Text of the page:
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Monday, May 27, 2019

Scaling Back Reproductive Rights Are an Attack on Women, Especially Black Women

Lisa Holland

Senior Communications Manager

Anyone with compassion for others will find the anti-abortion efforts and rhetoric underway in Alabama and other states disgraceful. Having a woman walk into a health clinic or doctor’s office and not being able to receive the care she needs or being able to make her own reproductive choices is profoundly wrong, problematic and a huge step in the wrong direction for the future of health care. 

In Alabama, lawmakers have made the egregious decision to ban abortions in nearly all instances and to jail doctors who perform them. So, what we have is the interests of a fertilized ovum taking precedence over the needs of children and women. This is quite odd since life does not start at conception and end at birth.

But let’s be clear, women’s reproductive rights are not limited to abortion bans. Women should also have access to birth control and procedures that serve as birth control. This is especially true when it comes to Black women. According to the National Partnership for Women and Families, Black women in the United States experience unacceptably poor maternal health outcomes, including disproportionately high rates of death related to pregnancy or childbirth. In fact, they are three to four times more likely to experience a pregnancy-related death than white women. Would these lawmakers prefer that Black women die rather than receive a life-saving abortion?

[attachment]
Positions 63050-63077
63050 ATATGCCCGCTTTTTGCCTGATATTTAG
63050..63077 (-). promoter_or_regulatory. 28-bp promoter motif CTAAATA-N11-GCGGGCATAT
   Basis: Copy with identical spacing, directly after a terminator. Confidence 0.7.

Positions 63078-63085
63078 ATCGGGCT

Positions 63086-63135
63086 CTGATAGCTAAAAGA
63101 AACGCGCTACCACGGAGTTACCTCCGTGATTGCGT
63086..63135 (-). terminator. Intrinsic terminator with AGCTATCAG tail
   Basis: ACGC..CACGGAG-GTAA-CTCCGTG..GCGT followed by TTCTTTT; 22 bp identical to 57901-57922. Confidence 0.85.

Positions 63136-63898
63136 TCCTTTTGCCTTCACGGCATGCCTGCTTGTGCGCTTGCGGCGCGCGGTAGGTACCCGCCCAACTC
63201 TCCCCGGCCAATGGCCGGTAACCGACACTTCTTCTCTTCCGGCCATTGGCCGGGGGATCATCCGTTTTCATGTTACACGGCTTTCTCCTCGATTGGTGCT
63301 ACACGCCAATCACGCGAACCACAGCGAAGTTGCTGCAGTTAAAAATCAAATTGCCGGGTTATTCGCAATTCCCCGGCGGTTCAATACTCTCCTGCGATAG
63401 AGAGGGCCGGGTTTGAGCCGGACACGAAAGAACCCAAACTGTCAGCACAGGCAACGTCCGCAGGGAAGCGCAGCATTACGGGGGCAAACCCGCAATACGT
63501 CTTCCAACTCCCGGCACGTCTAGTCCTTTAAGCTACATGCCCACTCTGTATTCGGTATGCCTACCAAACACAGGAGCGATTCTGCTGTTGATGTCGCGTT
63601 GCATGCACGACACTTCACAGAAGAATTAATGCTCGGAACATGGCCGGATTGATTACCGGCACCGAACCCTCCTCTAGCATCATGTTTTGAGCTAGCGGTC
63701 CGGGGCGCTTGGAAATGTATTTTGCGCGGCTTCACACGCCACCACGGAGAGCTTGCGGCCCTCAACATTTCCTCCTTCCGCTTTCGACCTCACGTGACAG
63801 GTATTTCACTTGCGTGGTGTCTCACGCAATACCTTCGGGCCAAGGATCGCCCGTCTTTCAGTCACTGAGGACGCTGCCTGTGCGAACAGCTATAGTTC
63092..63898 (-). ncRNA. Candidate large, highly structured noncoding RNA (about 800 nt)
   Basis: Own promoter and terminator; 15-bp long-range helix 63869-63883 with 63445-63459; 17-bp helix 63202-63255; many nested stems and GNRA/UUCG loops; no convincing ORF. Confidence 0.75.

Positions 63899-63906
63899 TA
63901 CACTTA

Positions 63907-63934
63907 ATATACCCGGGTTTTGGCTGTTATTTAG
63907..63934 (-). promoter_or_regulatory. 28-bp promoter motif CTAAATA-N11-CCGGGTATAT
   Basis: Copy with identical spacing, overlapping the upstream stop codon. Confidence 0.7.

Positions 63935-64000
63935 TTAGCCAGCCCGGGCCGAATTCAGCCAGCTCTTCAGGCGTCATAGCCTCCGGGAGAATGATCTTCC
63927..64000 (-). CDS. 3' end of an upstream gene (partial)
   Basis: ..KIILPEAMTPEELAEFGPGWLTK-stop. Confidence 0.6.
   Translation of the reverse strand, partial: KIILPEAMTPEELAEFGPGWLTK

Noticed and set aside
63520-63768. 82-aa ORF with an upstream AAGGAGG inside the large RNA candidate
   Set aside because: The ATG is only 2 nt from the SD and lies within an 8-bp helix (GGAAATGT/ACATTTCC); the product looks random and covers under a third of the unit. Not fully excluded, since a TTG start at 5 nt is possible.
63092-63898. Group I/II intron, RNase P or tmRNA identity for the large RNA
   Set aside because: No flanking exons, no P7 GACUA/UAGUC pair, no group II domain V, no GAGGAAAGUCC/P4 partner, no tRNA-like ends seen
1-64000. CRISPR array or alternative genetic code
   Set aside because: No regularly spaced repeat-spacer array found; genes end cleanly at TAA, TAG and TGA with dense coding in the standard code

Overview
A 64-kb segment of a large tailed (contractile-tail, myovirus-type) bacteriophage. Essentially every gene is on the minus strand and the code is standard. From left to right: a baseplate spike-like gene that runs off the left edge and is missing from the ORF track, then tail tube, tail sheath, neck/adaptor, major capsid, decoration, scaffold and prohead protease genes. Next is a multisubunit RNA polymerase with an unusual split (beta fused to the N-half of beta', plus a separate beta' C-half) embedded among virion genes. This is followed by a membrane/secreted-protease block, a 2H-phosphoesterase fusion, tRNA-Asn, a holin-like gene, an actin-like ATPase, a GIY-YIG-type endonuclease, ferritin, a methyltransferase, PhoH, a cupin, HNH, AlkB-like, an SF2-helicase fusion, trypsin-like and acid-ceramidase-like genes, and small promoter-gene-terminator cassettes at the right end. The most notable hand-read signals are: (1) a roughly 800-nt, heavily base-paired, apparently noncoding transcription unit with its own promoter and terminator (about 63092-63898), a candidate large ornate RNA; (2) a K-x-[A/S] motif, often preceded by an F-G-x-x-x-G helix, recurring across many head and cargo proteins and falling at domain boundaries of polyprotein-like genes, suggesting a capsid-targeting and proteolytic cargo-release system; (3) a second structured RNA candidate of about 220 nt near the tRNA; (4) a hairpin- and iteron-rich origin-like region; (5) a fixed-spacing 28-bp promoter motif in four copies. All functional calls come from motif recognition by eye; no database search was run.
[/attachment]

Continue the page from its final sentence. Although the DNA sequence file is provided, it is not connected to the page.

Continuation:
And it’s worth noting that many Black women are low-income—the National Partnership says compared to white women, Black women are more likely to be uninsured and face greater financial barriers to care when they need it. In a number of circumstances, they go to clinics not for abortions but to receive accessible, affordable, much—needed preventative care like pelvic exams, Pap tests, cancer screenings, and treatment for vaginal infections. I guess these lawmakers also do not want Black women to be able to visit the doctor for basic services.

Without question, women should be able to make health care decisions for themselves. But it’s especially critical for Black women to be able to do so. When it comes down to having to choose between housing and health care because they have less money to support themselves and their families, lives are on the line. Instead of supporting a system that sets Black women up to be statistics, we must enact laws and policies that allow them to thrive, prosper and live their healthiest lives.